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This paper reports an experiment in authorship attribution that reveals considerable authorial structure in texts written by authors with very similar background and training, with genre and topic being strictly controlled for. We interpret our results as supporting the hypothesis that authors have 'textual fingerprints', at least for texts produced by(More)
This is a methodological study addressing the appropriateness of standard by-subject and by-item averaging procedures for the analysis of repeated-measures designs. By means of a reanalysis of published data (Schreuder & Baayen, 1997), using random regression models, we present a proof of existence of systematic variability between participants that is(More)
(2000). Production of sentence-final intonation contours by hearing-impaired children. (2002). The subjects as a simple random effect fallacy: subject variability and morphological family effects in the mental lexicon. (1988). The recognition of words after their acoustic offsets in spontaneous speech: effects of subsequent context. (2000). Taking the hit:(More)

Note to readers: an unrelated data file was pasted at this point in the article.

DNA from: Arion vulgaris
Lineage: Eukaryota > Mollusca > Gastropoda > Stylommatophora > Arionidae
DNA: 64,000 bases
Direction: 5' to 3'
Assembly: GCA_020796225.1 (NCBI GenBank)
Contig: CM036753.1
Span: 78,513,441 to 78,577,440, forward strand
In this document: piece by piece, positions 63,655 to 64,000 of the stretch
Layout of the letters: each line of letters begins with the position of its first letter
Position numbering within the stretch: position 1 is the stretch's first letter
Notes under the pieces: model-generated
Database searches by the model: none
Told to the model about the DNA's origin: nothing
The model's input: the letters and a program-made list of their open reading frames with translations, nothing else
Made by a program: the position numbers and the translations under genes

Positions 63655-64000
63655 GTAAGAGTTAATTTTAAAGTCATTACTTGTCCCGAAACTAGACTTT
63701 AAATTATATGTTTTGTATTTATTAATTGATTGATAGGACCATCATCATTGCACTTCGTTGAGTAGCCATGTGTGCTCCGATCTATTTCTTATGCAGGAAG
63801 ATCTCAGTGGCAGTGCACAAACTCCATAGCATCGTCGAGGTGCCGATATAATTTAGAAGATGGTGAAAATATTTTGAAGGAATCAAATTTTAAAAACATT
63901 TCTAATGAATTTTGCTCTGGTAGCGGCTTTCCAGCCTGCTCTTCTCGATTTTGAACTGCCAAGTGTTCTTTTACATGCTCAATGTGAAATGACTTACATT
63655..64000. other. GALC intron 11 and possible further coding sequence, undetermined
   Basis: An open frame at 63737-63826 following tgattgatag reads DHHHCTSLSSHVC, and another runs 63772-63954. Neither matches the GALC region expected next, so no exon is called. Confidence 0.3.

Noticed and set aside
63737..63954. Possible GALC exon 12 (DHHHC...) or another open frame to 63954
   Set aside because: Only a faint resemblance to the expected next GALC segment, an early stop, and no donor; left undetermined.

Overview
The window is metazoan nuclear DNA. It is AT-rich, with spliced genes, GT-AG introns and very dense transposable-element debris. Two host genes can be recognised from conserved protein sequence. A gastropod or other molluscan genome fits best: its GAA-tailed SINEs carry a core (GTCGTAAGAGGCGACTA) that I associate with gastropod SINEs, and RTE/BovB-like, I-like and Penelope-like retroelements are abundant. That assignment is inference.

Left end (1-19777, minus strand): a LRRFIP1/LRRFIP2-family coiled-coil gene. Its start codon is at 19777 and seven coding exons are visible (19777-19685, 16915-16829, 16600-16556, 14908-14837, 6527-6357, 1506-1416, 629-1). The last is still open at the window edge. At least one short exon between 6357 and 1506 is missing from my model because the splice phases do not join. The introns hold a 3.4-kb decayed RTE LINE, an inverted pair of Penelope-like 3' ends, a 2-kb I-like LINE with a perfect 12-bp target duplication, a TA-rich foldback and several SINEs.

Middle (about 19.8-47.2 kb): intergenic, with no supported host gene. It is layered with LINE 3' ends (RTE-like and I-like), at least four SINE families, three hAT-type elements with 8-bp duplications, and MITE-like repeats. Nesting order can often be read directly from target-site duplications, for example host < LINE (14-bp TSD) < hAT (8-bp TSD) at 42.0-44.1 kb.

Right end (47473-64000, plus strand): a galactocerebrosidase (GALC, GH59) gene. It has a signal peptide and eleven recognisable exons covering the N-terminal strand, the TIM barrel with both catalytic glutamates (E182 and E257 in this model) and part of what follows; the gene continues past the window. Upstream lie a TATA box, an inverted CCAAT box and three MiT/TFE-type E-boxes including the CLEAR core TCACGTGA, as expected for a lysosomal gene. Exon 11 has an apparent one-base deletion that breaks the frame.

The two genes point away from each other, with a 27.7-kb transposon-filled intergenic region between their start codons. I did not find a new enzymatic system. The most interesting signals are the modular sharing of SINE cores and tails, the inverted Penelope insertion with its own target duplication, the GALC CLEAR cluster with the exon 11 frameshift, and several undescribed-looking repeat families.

Automatic Detection of Authorship Changes within Single Documents One of the most diicult tasks facing anyone who must compile or maintain any large, collaboratively-written document is to foster a consistent style throughout. In this thesis, we explore whether it is possible to identify stylistic inconsistencies within documents even in principle, given(More)